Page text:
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CURRENT ISSUEMINERVA ANESTESIOLOGICA

A Journal on Anesthesiology, Resuscitation, Analgesia and Intensive Care

Official Journal of the Italian Society of Anesthesiology, Analgesia, Resuscitation and Intensive Care
Indexed/Abstracted in: Current Contents/Clinical Medicine, EMBASE, PubMed/MEDLINE, Science Citation Index Expanded (SciSearch), Scopus
Impact Factor 2,036

Frequency: Monthly

ISSN 0375-9393

Online ISSN 1827-1596

 

Minerva Anestesiologica 1998 September;64(9):387-91

ANESTHESIOLOGY 

    ORIGINAL ARTICLES

Epidural versus spinal anesthesia for cesarean section. A prospective clinical trial

Albani A., Renghi A., Ciarlo M., Avallone V., Toscano M.

Ospedale Regionale della Valle d’Aosta - Aosta, Unità Operativa di Anestesia e Terapia Intensiva

Objective.To compare technical and clinical differences between epidural and spinal anesthesia for cesarean section.
Study design. Randomized prospective trial.
Patients and methods. 64 pregnant women at term scheduled for elective cesarean section. Two groups were randomized: A) PD Group (n=32): continuous epidural anesthesia by administration of bupivacaine 0.5% plus epi-nephrine 1/400000 via an epidural catheter. Epidural morphine 3 mg was administered at the end of surgery. B) SP Group (n=32): “single shot” spinal anesthesia by intrathecal administration of hyperbaric 1% bupivacaine 1-1.4 ml plus morphine 0.2 mg. The pin prick block level reached T2-T6 at incision time.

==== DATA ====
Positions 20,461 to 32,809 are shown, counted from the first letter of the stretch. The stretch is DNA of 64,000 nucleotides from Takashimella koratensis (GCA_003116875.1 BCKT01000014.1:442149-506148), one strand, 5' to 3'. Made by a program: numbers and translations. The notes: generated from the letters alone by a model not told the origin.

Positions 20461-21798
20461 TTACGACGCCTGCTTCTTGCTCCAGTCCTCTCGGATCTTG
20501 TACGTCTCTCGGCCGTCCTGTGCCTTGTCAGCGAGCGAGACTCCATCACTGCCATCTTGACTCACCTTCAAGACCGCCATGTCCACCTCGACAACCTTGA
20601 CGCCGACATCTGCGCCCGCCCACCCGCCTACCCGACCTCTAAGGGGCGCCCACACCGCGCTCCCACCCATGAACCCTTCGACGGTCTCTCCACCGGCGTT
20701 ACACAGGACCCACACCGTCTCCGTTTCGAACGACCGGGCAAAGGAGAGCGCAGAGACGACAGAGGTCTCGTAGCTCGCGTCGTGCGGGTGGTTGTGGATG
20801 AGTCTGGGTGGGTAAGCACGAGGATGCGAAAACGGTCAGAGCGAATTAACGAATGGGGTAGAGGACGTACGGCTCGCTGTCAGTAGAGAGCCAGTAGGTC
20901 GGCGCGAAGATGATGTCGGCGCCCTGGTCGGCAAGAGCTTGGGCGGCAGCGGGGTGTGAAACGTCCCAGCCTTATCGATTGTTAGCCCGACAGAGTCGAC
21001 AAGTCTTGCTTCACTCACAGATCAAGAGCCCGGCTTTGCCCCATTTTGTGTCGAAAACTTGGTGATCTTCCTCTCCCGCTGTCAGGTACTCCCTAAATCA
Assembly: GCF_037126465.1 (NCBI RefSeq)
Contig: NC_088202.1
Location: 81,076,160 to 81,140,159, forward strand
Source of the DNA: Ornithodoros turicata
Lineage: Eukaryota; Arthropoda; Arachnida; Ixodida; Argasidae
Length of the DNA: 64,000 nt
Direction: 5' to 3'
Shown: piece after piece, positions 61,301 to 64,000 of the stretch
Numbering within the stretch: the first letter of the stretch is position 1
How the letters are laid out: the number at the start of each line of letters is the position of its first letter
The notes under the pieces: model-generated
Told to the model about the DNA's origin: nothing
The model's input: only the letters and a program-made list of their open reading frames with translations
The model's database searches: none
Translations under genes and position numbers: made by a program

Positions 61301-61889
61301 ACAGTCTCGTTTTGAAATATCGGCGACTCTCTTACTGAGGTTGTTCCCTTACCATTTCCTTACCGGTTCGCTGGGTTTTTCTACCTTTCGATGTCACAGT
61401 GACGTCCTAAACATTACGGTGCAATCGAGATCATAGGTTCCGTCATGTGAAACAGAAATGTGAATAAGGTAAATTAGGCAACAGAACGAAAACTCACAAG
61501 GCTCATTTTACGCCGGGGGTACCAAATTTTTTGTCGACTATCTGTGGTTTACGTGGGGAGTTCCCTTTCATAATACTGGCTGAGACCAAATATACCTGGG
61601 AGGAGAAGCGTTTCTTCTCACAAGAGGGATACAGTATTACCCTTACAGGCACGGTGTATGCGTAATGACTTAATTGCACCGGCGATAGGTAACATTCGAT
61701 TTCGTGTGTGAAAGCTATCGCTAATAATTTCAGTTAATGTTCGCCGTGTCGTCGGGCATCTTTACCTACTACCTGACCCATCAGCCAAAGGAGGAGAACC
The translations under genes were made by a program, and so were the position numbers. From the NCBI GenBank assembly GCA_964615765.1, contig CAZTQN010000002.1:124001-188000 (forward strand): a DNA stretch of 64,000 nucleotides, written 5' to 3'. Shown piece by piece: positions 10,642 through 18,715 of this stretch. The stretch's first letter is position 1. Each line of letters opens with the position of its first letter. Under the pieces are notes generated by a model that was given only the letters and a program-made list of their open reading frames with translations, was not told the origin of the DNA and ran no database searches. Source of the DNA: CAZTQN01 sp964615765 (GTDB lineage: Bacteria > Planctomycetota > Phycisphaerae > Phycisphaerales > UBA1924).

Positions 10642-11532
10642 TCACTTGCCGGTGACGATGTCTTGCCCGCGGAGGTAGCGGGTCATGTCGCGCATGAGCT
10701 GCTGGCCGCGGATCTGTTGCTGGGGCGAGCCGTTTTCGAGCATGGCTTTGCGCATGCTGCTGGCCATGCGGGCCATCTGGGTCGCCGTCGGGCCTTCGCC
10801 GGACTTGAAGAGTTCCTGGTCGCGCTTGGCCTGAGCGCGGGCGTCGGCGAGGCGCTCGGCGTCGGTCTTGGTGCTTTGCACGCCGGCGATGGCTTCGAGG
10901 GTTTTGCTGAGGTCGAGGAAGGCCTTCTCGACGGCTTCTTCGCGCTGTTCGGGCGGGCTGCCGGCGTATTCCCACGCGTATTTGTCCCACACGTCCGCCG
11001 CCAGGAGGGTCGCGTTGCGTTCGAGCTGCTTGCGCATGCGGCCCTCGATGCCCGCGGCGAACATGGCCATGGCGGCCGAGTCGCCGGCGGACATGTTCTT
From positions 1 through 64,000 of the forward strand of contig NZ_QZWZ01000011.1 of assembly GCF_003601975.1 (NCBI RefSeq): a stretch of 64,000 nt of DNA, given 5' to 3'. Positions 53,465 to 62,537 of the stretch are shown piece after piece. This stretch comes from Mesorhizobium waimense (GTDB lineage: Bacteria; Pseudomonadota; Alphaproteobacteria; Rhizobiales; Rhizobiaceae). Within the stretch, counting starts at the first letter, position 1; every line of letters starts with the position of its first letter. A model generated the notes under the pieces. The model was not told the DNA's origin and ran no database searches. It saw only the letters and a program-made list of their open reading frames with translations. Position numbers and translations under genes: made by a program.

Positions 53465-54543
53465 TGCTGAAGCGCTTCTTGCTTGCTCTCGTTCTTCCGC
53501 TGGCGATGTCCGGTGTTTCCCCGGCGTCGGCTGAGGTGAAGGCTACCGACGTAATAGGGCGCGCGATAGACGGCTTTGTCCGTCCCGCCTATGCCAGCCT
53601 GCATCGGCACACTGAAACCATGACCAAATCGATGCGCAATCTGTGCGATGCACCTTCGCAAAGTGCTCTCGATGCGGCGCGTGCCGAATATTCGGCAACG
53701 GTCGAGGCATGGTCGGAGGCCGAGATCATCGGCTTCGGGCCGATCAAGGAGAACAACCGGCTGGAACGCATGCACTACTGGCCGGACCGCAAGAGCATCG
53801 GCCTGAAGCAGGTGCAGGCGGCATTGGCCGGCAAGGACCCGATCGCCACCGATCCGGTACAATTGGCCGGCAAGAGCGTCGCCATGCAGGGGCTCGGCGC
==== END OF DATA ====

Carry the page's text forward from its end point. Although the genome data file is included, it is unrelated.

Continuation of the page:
Data collection. 1) Time from the beginning of anesthesia to surgical incision. 2) Hypotension episodes. 3) Ephedrine consumption. 4) Intraoperative discomfort at delivery, traction and uterine manipulation, peritoneal toilette. 5) Nausea and vomiting. 6) Apgar score. 7) Postoperative headache.
Results. Women in the SP group had more hypotensive episodes (81% vs 53%: p<0.05) and more ephedrine consumption with a large individual variability (29.12 mg±20.4 vs 12.83±13.8: p<0.01) when compared to PD group, without any difference in the Apgar score. The SP group required less time consumption (10.5 min.±6.7 vs 35.9 min.±17.3: p<0.01) and had less intraoperative discom-fort with less analgesic and/or sedative drugs consumption (9.7% vs 29%: p<0.05) and less vomiting (3% vs 22.5%: p<0.05). No postoperative headache was noticed in both groups.
Conclusions. With the described pharmacological and technical approach, spinal anesthesia is more suitable than continuous epidural technique for cesarean section, unless contraindicated.

language: Italian


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